By: Liezel Hill
28th September 2010
TORONTO (miningweekly.com) – Silver is likely heading for a supply deficit in the next decade or so, as demand growth gets a boost from new industrial uses for the metal, as well as increased investor interest, analyst and founder of Silver-Investor.com David Morgan said this weekend.
“I am more bullish over the next ten years than I was over the previous ten years [for silver],” he said in a Sunday presentation at the Cambridge House resource investment conference in Toronto.
Silver prices have touched 30-year highs in recent weeks, and reached $21,60/oz on Monday.
The market for the metal was in a supply deficit from the 1990s until about 2006, but moved into a surplus in the last few years. The VM Group/Fortis Bank report on the metal published in June forecast a 7 200 t surplus for 2010.
Even just based on the outlook for increased industrial demand in ten years’ time, that would work out to a deficit, Morgan said.
“I am suggesting highly that we are going to go into a deficit again,” he stated.
“If you look at the industrial side only you are going to be in a deficit, and if you add any kind of industrial demand on top of that it gets even more bullish.”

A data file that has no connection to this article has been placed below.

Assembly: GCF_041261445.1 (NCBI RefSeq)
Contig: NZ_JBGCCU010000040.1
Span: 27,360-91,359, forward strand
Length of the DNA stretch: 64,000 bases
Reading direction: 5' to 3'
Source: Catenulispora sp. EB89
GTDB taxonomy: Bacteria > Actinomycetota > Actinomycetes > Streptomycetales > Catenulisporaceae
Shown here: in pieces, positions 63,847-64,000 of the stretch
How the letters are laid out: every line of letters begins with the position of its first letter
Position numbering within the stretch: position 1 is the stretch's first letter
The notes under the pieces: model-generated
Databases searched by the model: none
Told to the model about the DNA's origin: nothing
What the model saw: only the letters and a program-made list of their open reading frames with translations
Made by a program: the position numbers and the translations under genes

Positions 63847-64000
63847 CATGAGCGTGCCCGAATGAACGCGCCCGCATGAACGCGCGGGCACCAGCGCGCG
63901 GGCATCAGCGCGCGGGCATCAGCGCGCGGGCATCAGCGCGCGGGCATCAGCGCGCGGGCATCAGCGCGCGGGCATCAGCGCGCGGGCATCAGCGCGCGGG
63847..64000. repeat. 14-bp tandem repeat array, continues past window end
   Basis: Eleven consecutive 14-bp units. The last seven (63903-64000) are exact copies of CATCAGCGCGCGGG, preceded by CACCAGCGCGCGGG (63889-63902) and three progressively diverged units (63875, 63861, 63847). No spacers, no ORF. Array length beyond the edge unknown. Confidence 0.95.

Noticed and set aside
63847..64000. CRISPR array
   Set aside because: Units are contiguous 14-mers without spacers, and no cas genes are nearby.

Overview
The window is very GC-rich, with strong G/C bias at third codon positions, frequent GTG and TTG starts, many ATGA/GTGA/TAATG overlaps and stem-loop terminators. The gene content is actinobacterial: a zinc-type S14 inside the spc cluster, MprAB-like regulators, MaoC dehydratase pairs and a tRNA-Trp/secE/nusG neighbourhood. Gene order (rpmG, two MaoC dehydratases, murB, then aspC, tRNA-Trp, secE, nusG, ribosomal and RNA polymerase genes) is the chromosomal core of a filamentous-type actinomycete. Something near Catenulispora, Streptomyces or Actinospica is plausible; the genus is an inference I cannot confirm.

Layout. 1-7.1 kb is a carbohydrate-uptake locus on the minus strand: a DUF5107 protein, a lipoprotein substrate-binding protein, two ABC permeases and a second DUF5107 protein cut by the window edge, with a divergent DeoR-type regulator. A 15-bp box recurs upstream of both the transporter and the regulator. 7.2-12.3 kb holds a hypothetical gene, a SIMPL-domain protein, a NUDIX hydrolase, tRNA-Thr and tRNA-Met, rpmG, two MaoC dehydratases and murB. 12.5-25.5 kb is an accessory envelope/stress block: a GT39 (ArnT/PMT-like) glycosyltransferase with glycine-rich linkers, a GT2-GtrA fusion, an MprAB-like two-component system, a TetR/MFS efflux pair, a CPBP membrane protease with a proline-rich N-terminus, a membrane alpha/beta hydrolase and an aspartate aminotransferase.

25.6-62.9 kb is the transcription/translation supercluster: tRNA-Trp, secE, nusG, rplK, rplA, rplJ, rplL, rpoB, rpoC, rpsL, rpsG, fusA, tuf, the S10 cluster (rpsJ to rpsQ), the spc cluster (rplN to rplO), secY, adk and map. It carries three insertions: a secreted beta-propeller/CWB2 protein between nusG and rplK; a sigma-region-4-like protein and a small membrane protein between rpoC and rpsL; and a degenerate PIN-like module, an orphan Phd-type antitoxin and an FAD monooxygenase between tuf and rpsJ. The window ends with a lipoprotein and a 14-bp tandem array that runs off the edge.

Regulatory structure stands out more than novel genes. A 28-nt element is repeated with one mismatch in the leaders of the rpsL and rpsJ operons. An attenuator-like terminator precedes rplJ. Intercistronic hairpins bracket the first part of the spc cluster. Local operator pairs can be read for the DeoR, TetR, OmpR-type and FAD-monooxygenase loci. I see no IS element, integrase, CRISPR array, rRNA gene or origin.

Morgan commented that the precious metal is being used more and more in food and water purification, solar technology applications, nanotechnology, textile production, radio frequency identification, medical uses and many others.
Silver and gold prices generally track in the same direction – the historical correlation is about 85% – but silver is more volatile, moving further up and down on a percentage basis than gold.
Silver is also a much smaller market than gold, Morgan commented.
“Remember, a four dollar price move in gold would buy the entire silver market.”
Much of the world’s silver supply is produced as a byproduct from base-metal and other mines.